Depending on the price of the reel an angler settles on, prices can range from less than $30 to more than $300. Buying fishing gear is an investment for any angler no matter their budget. So it’s important to consider the warranty that comes with the gear purchased online or in a retail store. Retailers have return policies if something goes wrong but there is typically a window of a few weeks or even just a few months at best. Fishing product manufacturers typically offer warranties of their own as well. But most reels, considering all of the intricate parts and mechanics involved, will only typically come with a limited one year warranty. Take into consideration that a reel may see some bumps and bruises, even unexpected use, before finding its way into your possession (e.g., handling by other shoppers who check out gear before you even get to the store, handling getting the reel to market from the factory, and the way the product was assembled by the manufacturer at their factory). Increasingly, many reels are made in China, and there are a lot of places between the retailer and China for products to get broken or damaged. Even if there is no way around the limits of a manufacturer’s one year warranty, be sure to unpack and inspect any reel upon returning home from the store or getting a new reel in the mail from ordering online.

Try, Then Buy

The purchase of a baitcasting reel should involve holding the reel in hand and testing it out. In evaluating any baitcasting reel regardless of the price, consider the additional features and comfort of the reel and whether it’s a piece of equipment worth owning for years to come.
Before making a purchase, anglers might consider some of the following questions about a baitcasting reel:

How does the reel look and feel overall in hand? 

What material is used in the construction of the reel foot and does it look durable?

How does the reel brake look and feel overall?

How does drag control look and feel overall?

How does the spool look and feel overall?

How does the thumb bar look and feel overall?

How do the line guides look and feel overall?

How does the handle look and feel overall?

How does the cast control knob look and feel overall?

How does the spool tensioner look and feel overall?

How does the product feel and look in terms of quality and durability?  Built to last or does it already feel like it will only last a few days?


Before making the purchase also keep in mind that baitcasting reels are traditionally sold with the handle on the right side, even though left handed models can be found as well. Still, with a handle on the right side it means that a right-handed angler will make a cast and then switch the rod to their left hand to crank the reel with their right hand. If fishing with a baitcasting combo is not a new thing then this type of setup is not news to you. If an angler is more accustomed to spinning gear then fishing with a baitcasting combo and the hand switching routine may take some adjustment.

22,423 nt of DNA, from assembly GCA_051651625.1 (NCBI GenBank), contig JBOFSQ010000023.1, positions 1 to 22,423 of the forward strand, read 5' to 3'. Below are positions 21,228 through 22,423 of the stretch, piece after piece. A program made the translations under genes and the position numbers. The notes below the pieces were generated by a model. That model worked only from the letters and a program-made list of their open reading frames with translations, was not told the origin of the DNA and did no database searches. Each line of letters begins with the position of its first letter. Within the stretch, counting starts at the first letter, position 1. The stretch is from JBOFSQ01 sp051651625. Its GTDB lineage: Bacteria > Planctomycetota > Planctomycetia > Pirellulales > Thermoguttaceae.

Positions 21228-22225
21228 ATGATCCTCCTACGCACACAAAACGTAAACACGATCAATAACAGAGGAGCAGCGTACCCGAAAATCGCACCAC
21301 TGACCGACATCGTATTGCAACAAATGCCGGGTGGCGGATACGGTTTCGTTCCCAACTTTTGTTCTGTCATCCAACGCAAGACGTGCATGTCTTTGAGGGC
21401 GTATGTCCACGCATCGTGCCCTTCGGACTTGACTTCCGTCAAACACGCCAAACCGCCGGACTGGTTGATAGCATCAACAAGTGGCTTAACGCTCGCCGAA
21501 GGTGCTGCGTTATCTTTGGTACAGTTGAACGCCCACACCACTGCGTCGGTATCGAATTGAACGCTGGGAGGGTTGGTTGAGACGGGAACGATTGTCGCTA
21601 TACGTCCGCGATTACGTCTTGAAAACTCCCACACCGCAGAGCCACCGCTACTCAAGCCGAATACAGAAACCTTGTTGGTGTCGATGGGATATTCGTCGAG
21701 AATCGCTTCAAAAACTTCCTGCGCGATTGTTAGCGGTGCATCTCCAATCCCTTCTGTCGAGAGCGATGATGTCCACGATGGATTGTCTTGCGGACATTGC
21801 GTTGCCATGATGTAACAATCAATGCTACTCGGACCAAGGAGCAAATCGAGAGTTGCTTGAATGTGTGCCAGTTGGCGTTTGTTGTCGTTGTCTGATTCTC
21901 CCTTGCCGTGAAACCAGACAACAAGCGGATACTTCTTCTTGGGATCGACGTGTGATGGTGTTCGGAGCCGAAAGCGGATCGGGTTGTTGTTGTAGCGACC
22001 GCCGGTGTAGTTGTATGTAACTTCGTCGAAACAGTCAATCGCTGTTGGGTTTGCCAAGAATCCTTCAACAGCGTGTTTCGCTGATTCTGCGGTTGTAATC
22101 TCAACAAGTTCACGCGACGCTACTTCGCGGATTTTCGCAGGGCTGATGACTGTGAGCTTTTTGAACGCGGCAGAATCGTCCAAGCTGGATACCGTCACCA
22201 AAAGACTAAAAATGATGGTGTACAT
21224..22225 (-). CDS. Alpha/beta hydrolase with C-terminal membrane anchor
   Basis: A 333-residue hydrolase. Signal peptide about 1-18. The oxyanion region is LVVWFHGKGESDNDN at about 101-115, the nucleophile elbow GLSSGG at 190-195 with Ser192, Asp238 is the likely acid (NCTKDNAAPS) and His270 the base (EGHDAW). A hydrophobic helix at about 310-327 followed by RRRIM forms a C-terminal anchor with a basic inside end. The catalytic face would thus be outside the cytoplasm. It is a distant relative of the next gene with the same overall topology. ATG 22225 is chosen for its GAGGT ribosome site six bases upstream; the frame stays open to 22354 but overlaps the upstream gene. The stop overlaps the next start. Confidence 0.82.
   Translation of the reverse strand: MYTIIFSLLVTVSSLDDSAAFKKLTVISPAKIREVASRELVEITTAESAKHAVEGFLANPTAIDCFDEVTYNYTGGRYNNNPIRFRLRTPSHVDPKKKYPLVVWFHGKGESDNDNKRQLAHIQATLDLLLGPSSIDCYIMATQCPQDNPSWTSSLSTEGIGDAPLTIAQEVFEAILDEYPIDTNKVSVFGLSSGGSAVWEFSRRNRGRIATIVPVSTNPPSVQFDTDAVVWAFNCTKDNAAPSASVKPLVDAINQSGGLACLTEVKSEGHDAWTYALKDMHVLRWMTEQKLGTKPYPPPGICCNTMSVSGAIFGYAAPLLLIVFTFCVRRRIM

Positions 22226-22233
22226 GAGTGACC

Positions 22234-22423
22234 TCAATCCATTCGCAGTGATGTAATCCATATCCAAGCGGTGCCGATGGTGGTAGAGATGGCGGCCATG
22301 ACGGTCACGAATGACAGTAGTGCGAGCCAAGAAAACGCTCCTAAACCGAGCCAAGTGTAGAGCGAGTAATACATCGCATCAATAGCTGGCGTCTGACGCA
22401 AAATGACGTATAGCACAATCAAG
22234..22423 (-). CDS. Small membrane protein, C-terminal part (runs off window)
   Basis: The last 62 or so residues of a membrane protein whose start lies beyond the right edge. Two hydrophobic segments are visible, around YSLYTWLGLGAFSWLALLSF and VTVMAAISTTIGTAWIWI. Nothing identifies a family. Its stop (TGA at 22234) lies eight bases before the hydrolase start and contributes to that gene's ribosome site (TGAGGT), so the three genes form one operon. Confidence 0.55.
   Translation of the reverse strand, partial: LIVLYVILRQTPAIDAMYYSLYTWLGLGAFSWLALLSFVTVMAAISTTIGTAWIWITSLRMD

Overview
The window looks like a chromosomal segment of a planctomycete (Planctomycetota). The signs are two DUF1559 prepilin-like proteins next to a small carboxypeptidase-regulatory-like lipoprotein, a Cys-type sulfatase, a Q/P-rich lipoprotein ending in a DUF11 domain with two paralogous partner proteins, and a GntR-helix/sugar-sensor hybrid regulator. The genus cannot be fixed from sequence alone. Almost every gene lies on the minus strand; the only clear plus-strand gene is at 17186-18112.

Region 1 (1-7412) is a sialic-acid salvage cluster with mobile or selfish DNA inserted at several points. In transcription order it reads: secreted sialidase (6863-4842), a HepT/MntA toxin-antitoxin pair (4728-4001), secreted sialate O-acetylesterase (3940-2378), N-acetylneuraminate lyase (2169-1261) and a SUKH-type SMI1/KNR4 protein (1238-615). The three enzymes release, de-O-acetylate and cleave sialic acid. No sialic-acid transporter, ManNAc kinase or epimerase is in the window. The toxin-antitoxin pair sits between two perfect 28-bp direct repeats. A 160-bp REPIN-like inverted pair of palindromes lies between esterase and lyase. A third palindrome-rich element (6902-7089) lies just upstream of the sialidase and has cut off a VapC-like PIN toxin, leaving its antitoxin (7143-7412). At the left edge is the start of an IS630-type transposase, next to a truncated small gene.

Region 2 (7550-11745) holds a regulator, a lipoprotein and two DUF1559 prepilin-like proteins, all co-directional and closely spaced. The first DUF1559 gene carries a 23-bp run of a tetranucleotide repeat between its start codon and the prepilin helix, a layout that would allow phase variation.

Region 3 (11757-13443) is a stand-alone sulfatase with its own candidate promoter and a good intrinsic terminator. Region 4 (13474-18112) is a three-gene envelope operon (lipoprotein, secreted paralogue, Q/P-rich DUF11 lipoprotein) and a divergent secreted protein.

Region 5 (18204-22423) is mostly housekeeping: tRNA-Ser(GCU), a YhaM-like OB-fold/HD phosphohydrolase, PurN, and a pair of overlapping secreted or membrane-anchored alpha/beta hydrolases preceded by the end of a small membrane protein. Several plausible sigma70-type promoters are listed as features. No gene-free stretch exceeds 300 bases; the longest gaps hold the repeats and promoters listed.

The Rod Part of the Combo

In buying a baitcasting combo, there is also the rod to evaluate. Since the rod tends to be slightly more straightforward of the two parts of a baitcasting combo, there may be less to be picky about in selecting one combo over another. To some degree, the rod may also be looked at as the rod that just simply comes with the reel when buying combo gear.

Still, the rod is a piece of equipment that is critical and even if it’s a fixed and pre-packaged part of the baitcasting combo it should still be evaluated carefully. In assessing the rod that comes as part of a baitcasting rod and reel combo, consider the following:

How does the rod look overall? Anything you can tell about the design of rod blanks themselves or quality of material? Does anything stick out about the design of the rod?

How do guides look overall?  Quality of attachment to rod ”wraps”? Anything unique about the design of guides themselves or quality of material? Be sure to check for bent guides, particularly with single foot guides.

How does the rod butt look overall? Anything you can tell about the design of the rod butt or quality of material?

How does the reel seat look overall? Anything you can tell about the design or quality of material used?

How does the product feel and look in terms of quality and durability? Built to last or does it already feel like it will only last a few days?

Pulling It All Together

In the end, ultimate success with a baitcasting rod and reel comes with an angler having a solid understanding of how, when and where they plan to use the gear. And whether just starting out or with years of experience, an angler’s success with catching fish on a new baitcasting combo is not always directly related to the dollar amount spent on the new gear.

If an angler can start with a clear understanding of their fishing skill level (novice, intermediate or expert), where they plan to fish, what type of lures they plan to use, then the process of buying a new baitcasting combo can be pretty straightforward and painless.

A good baitcasting combo can help cash in on some of the key benefits of baitcasting, such as helping anglers execute popular techniques (e.g., flipping or pitching). The right baitcasting gear can also provide needed strength for throwing heavy lures and lessen fatigue that can result when doing so with inadequate gear. A solid baitcasting combo can also help open up new kinds of fishing opportunities and options for all levels of anglers.

Hope you've enjoyed this baitcasting combo buying guide. Tight lines!

Baitstick supports efforts to build the next generation of anglers nationwide, including the Recreational Boating & Fishing Foundation (RBFF) and The Outdoor Foundation